When you need a little faith

When I was growing up, as a German kid in Geelong, we had 4 kinds of bread – white, grey, brown and black.

White kind of referred to the white bread sold in shops (square loaf uncut), but what it really meant was the white rolls we got from the local German baker, who used a steam oven, which at that time had come especially from Germany. Those rolls were the best.

Grey bread was light rye, usually with caraway seeds. This was my favourite bread of all.

Brown bread was a heavy, whole grain, dark-ish rye.

Black bread was whole grain pumpernickel. And it was really black. Thick and dense. These last two were imported from Germany or Scandinavia.

The flour mix after 24 hours

I’ve experimented quite a bit with wholegrain breads, since the kind you buy in shops here usually have a small scattering of very hard and crunchy grains, and that’s not the point at all.

And all of that brought me to another recipe in the Nordic Baking Book – Danish rye – a “brown” bread.

This was one of the most challenging recipes I’ve done, from what is generally a pretty challenging book. But the main thing this time is not that the recipe is confusing or difficult (which it is), but that so much of it is so unusual it feels really wrong.

This is definitely a recipe where you need faith. This recipe offered alternatives for either using buttermilk or sourdough – I went with a combination of both, since it desperately needed extra liquid when I just used sourdough. It also combined sourdough and yeast, when the yeast was just going to sit for three days, which confused me completely.

The recipe called for coarse rye flour, which I didn’t have, so I just used plain rye flour. Next time I plan to mill some of the grain fresh (a friend had a small portable grain mill) to get the coarse texture asked for, and see what difference that makes.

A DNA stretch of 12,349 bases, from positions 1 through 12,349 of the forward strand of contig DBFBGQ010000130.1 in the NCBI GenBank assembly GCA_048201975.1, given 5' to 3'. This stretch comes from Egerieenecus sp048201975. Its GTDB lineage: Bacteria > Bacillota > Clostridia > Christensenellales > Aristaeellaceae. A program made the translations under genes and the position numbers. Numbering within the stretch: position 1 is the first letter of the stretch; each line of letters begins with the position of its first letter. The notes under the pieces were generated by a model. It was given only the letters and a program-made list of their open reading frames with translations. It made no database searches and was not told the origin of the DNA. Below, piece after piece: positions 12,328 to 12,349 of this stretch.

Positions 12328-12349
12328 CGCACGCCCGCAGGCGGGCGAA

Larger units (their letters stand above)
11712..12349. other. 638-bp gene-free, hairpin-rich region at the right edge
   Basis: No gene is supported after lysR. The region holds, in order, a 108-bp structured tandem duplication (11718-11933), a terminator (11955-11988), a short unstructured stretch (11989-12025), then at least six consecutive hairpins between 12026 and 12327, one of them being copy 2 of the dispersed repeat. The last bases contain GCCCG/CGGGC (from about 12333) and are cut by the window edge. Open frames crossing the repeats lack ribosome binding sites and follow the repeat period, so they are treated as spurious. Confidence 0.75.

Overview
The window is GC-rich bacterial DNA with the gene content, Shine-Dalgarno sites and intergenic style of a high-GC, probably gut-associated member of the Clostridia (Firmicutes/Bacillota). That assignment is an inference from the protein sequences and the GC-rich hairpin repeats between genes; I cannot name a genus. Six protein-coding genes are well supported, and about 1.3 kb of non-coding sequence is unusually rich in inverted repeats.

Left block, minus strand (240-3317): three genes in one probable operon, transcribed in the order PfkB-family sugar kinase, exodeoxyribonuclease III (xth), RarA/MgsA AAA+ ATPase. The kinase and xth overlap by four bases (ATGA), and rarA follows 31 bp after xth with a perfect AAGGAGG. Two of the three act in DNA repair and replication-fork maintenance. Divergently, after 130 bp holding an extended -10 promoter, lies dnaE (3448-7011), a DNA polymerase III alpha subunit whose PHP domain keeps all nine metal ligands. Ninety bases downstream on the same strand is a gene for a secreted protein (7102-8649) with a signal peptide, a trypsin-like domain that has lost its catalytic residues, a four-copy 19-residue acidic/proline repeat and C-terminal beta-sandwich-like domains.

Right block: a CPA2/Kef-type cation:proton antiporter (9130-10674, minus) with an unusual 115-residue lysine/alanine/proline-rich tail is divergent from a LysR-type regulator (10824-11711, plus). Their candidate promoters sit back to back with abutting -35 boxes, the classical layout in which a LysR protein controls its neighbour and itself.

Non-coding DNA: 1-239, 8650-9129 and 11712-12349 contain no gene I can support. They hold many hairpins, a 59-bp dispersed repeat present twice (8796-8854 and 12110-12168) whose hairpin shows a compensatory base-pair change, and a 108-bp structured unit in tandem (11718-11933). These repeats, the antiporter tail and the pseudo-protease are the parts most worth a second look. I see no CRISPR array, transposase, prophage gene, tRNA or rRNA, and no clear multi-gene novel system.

What follows here is exactly what I did, and that resulted in a really authentic tasting and textured bread.

The sticky rye-and-flour mix.

5-day Danish Rye

• a tablespoon of dry yeast
•150g rye flour
• 1 tsp salt
• up to 1 cup of sourdough
• about 200 ml of cultured milk (I used kefir) Use what you need to be able to mix the flour, though expect it to be fairly firm.

Mix this in a bowl. Cover the bowl with clingfilm and leave in a warm spot for three days.
This will be very firm. By the third day it will smell like a bowl of pure fresh yeast. Don’t expect it to rise very much, or at all.

• 500ml kefir/cultured milk
• I cup sourdough
• 1 kg rye flour
• 1 tsp salt
•  The above 3-day mix
• water as necessary to get a mixable dough

the dough sitting in tine. Next time, smaller tins or just two, not three

This again will be a very firm and a very sticky mix. Cover and leave for 24 hours. Don’t expect any or much rise.

• 500g whole rye kernels
• caraway seeds

Soak these in water for 24 hours. Start with boiling water.

After 24 hours, mix the soaked rye kernels into the dough. This mix is really, really sticky and very hard to work with – I found it only worked if I used my hands. Don’t attempt to knead it. I cut the dough into sections and shaped those for the tins.

Spray or grease bread tins. This recipe called for three loaves, but if you are using fairly standard-sized tins, I would go with two (to match the size loaf I remember). The bread will rise a little during the baking process.

The cut loaf, several days after cooking. It lasts incredibly well.

Leave  them to sit for 3 hours. Again, you won’t get much rise.

Heat the oven to 150C. Bake the bread for 3 hours. After 1 1/2, cover the tine with foil.

Take it out of the oven and leave to sit for at least 12 hours too set properly. The texture really isn’t right until it has sat for a while. The outside grains get really tough, so be careful with your teeth

What I plan to try next time: Boil the grains, as well as soak them. Two tins, not three. More liquid in my first mix. No foil. Fresh-milled flour, left coarse.


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